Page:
‘It’s enough to actually drive us crazy’

Big Little Lies actress Shailene Woodley is feeling OK throughout the coronavirus pandemic and that is making her really feel dangerous.

“I’m actually doing really good, but it’s hard to say that when you know so many people aren’t,” Woodley says throughout Yahoo’s Reset Your Mindset occasion. When speaking about her emotions with a pal, he gave her some recommendation, relaying that it’s necessary to “recognize what’s going on, to not be ignorant about what’s going on, to be in service the best that you can and to celebrate where you’re at in your life as well,” including that “guilt is not going to help anything and it’s not going to progress this world.”

“I’m actually doing really good, but it’s hard to say that when you know so many people aren’t.” Shailene Woodley

She discovered her pal’s phrases to be “completely correct” and theorized individuals self-inflict guilt as a method to “rationalize the injustice that happens on the planet” and “why certain things happen to certain people at certain times.”

So a part of the way in which Woodley has been coping throughout the coronavirus pandemic has been readdressing her relationship with guilt.

Shailene Woodley talks psychological well being throughout coronavirus quarantine. (Photo: Getty Images)

“It’s enough to actually drive us crazy and to create a certain like death within our own minds,” she says.

Woodley added that she’s come to understand that the emotion isn’t serving her — or her sick neighbor.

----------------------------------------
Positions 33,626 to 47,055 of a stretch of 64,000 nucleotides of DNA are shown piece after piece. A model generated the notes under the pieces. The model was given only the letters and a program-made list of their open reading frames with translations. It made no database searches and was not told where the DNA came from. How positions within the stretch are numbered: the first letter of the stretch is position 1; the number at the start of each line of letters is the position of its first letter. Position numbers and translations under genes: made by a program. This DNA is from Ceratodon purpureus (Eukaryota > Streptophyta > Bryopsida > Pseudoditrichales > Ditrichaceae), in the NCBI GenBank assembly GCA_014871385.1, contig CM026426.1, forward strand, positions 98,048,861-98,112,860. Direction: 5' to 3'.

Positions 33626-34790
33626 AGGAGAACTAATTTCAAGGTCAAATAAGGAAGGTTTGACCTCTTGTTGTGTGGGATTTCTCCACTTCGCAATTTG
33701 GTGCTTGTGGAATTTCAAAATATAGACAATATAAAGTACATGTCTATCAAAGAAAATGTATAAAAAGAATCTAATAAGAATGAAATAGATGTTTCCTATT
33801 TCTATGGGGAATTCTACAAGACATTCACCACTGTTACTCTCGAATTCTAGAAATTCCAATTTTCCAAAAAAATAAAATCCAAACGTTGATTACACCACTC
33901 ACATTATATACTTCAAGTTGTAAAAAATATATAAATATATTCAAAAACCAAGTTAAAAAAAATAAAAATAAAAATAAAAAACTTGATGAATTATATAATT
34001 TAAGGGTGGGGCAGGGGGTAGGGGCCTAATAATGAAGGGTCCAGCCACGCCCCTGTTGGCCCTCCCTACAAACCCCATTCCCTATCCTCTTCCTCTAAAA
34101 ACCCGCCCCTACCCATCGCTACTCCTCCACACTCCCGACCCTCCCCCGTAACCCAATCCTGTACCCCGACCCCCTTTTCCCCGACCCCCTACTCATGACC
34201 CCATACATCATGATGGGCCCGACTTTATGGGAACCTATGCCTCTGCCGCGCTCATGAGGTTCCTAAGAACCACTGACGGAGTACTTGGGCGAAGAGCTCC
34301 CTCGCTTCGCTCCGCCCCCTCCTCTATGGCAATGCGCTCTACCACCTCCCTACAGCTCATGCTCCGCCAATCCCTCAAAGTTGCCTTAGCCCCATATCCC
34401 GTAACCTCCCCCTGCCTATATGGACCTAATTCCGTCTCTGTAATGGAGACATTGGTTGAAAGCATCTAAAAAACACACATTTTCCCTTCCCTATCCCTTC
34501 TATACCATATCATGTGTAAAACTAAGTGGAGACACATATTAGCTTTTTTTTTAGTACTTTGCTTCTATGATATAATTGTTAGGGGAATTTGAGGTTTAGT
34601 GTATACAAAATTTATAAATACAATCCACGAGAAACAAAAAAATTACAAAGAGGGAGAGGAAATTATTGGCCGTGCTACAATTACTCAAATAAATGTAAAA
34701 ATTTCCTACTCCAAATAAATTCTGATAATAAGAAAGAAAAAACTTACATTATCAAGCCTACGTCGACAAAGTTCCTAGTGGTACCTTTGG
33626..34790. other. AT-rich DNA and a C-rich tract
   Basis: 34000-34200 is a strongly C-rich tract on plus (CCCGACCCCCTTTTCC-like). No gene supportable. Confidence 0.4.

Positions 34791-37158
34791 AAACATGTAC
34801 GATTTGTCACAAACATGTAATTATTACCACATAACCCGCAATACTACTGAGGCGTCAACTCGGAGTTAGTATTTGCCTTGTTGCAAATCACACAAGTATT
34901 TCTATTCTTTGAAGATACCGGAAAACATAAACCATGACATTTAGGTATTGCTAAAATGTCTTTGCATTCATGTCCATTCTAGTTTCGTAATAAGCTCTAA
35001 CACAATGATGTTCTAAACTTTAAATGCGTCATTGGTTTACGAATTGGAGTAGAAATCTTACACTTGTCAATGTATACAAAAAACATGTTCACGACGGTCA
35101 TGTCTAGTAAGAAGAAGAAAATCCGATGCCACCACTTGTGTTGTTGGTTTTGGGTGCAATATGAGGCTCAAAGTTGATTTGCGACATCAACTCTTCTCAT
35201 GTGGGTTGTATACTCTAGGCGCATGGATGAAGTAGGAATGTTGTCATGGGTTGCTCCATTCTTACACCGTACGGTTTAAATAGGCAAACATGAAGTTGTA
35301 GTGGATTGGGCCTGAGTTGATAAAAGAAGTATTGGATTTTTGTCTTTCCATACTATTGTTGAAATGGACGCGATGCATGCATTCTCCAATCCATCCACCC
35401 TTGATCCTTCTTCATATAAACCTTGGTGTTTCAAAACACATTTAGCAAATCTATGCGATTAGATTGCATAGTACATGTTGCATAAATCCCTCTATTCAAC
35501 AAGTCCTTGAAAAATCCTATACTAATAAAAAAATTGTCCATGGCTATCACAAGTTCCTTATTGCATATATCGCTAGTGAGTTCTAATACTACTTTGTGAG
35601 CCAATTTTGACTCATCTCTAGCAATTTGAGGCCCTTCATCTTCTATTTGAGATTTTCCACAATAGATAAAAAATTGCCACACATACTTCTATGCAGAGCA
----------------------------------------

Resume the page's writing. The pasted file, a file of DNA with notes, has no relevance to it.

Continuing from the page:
The Divergent star appeared alongside her mom, Lori Woodley, her co-founder within the non-profit All It Takes that equips youth with emotional intelligence abilities. For the 28-year-old, an element that performs into her private psychological wellness upkeep is spending much less time on social media, which Shailene says “can be such a monster.”

“My advice always is just don’t read comments. Like, don’t,” she continued. “I really wish that they would just remove comments and likes or make them only visible, you know, like maybe there’s a filter they have to go through. It’s just there. It’s, it’s just an unnecessary cloud for your mind to have to like siphon through it. It doesn’t make any sense to me.”

At the very least, Shailene suggested individuals to clear out their feeds, deleting something that isn’t serving them.

For Shailene, one other method of taking good care of herself is to usually eliminate her cellphone.

“I have over 200 unread text messages on the phone right now,” she mentioned. “I have not listened to a voicemail in maybe four-and-a-half years. I have thousands of unread emails, and it is my way of self-preservation, and I’ve just come to the place in my life where I understand that it’s frustrating for a lot of people, but if they truly care about me and love me, they’re just going to accept that that is part of me and that is how I self preserve.”

Another fast repair is an expensive tub.

“Oh, candles, Epsom salts, books, music, all the oils,” Shailene mentioned. “I don’t just sit in hot water. I make it a spa life. Why? Why can’t we have spa life at home? Why does it have to be sorted to a $200 situation in somewhere, you know, fancy. You can, you can set a vibe at home.”

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